The first lesson introduces you to the user interface for 3DS Max. Let me stress that: it introduces you, it does not make you an expert. There are far too many buttons, menus, and choices to become an expert in one lesson, but we must start somewhere.
As you start the program, 3DS Max shows you a Welcome Screen with a menu of seven videos that introduce you to major features of the program. I recommend that you play them all.
The Welcome Screen also introduces a point you want to be aware of right away: some objects on the screen may not appear at first. For example, when I start the program on my instructor workstation, I do not immediately see the Close button on the welcome screen. It will appear after I run a video, or if I perform an act of faith and click the spot where I know it is.
This odd behavior occurs when you open the student files as well. If you open a file and do not see what you expect to see, try a few clicks to make objects appear. This may happen due to the intensive graphic nature of the program. Be aware that 3DS Max should be run at 1280 by 1024 (or higher) screen resolution in order to see all of the controls in the user interface. As such, it should be run on a computer that is faster, has more memory, and has a better graphics card than the average user needs.
The text describes the viewports shown in 3DS Max, panels that show several different simultaneous views of your project. These four panels can be changed in size, in orientation, and in content. They can be set to show other views than the default set: Top, Front, Left side, and Perspective. In the first set of exercises, you get to change the views, exploring what some others look like. Note: the default set of views (other than perspective) corresponds to standard orthographic drawing, a way to use drafting or CAD tools to show three dimensions on a flat surface.
You will work in one viewport at a time, but when you make a change, the change should immediately appear the other viewports as well. You can select a viewport by clicking it.
The lesson introduces you to the menu bar and tool bars available in 3DS Max. You will use several commands on each in the first exercises.
Exercise Notes and Questions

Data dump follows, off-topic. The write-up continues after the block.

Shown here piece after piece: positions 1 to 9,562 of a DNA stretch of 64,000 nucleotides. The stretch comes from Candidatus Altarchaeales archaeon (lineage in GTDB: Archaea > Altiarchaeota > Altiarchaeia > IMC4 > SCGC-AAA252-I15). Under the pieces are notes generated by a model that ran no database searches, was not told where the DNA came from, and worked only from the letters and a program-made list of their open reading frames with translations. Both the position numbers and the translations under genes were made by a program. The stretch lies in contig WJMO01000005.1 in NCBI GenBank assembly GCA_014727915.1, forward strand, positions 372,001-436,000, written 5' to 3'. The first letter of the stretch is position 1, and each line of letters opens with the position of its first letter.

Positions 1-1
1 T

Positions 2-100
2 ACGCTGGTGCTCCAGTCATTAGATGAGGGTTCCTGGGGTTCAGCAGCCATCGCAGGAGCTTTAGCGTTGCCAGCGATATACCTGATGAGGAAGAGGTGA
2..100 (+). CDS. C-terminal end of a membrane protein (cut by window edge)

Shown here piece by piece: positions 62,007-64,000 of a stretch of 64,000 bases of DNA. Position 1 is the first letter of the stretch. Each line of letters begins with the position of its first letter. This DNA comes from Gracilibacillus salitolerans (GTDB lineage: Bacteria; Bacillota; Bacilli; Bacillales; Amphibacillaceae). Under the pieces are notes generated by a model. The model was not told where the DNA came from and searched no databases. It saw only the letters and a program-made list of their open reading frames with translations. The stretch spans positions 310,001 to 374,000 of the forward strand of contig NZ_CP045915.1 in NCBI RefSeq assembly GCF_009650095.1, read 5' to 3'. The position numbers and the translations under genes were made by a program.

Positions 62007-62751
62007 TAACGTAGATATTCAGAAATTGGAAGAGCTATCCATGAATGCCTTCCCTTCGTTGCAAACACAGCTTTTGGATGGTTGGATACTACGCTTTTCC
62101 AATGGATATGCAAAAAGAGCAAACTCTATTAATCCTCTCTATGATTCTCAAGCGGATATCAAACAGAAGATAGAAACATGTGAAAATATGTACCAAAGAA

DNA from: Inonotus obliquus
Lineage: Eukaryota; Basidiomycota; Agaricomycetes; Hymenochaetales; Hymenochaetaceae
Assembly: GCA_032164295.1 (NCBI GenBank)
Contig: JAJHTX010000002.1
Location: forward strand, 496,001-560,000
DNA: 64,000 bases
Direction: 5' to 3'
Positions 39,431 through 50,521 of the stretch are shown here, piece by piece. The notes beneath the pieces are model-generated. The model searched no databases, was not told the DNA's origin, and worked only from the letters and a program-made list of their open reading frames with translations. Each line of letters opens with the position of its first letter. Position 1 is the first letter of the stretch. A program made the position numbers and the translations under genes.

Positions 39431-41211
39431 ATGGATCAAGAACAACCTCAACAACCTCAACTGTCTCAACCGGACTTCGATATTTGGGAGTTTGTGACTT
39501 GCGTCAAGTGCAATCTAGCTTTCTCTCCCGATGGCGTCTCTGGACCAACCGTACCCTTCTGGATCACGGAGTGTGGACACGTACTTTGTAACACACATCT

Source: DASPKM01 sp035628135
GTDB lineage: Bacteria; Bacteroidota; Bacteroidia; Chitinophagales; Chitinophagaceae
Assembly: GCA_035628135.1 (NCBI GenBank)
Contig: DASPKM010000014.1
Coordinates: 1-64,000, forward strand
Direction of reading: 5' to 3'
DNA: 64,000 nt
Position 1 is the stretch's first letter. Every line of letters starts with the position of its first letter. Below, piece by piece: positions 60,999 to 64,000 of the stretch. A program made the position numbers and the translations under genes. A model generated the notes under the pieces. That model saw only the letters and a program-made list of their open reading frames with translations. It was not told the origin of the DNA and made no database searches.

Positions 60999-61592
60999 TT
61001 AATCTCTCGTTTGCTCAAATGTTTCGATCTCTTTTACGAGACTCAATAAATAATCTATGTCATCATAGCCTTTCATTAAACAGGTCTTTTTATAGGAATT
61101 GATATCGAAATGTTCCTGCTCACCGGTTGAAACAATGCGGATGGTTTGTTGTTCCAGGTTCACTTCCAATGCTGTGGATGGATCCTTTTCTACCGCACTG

Note: Exercises should be carried out in the classroom. You will not get very much out of them by just reading, nor will you learn what is required by just experimenting on your own. Each exercise is meant to cover specific content that you will be required to know.
Exercise 1: Load the file indicated in the exercise. (We will discuss file locations in class.) Note whether all objects appear in all views immediately. Practice switching views as shown in the text.
Exercise 2: Get a feeling for creating the basic objects in this exercise. Note that you may have to move the mouse in a different direction than you might think to orient the object the way it is shown in the text. You can delete objects if they turn out wrong, and try again.
Exercise 3: Note the Reset command, shown in the text. It means to discard the current project work and start a new project. This exercise also introduces the command panel. Each time you click one of the six buttons at the top of the command panel, the rest of the panel can change dramatically, giving you options for that command set.
Exercise 4: Use this exercise to get a feel for switching from one tab to another in the command panel. Note the book's recommendation that you should modify an object's properties from the modify tab, not the create tab.
Exercise 5: This exercise walks you through viewing a simple animation, and making a change to it. The change illustrates that you can make an animation run faster by moving a key frame to an earlier spot in the sequence, and slower by moving the same frame to a spot later in the sequence.
This exercise also introduces flyouts by showing some that are in the viewport navigation tools.
The text discusses a few screen rendering modes that you should recognize and use: wireframe and smooth + highlights. In this discussion, it is only talking about how objects are shown in your viewports, not how they will appear in final (rendered) version at the end of a project.
Exercise 6: You will learn how to turn on the Zoom About Mouse Point feature under Preferences, Viewports. This will give you fine control, when needed to zoom in on a feature of a screen object.
Practice using the commands in this lesson to zoom, rotate, and undo.
Exercise 7: This exercise introduces more features relating to perspective views. Complete this exercise as well to finish the first lesson.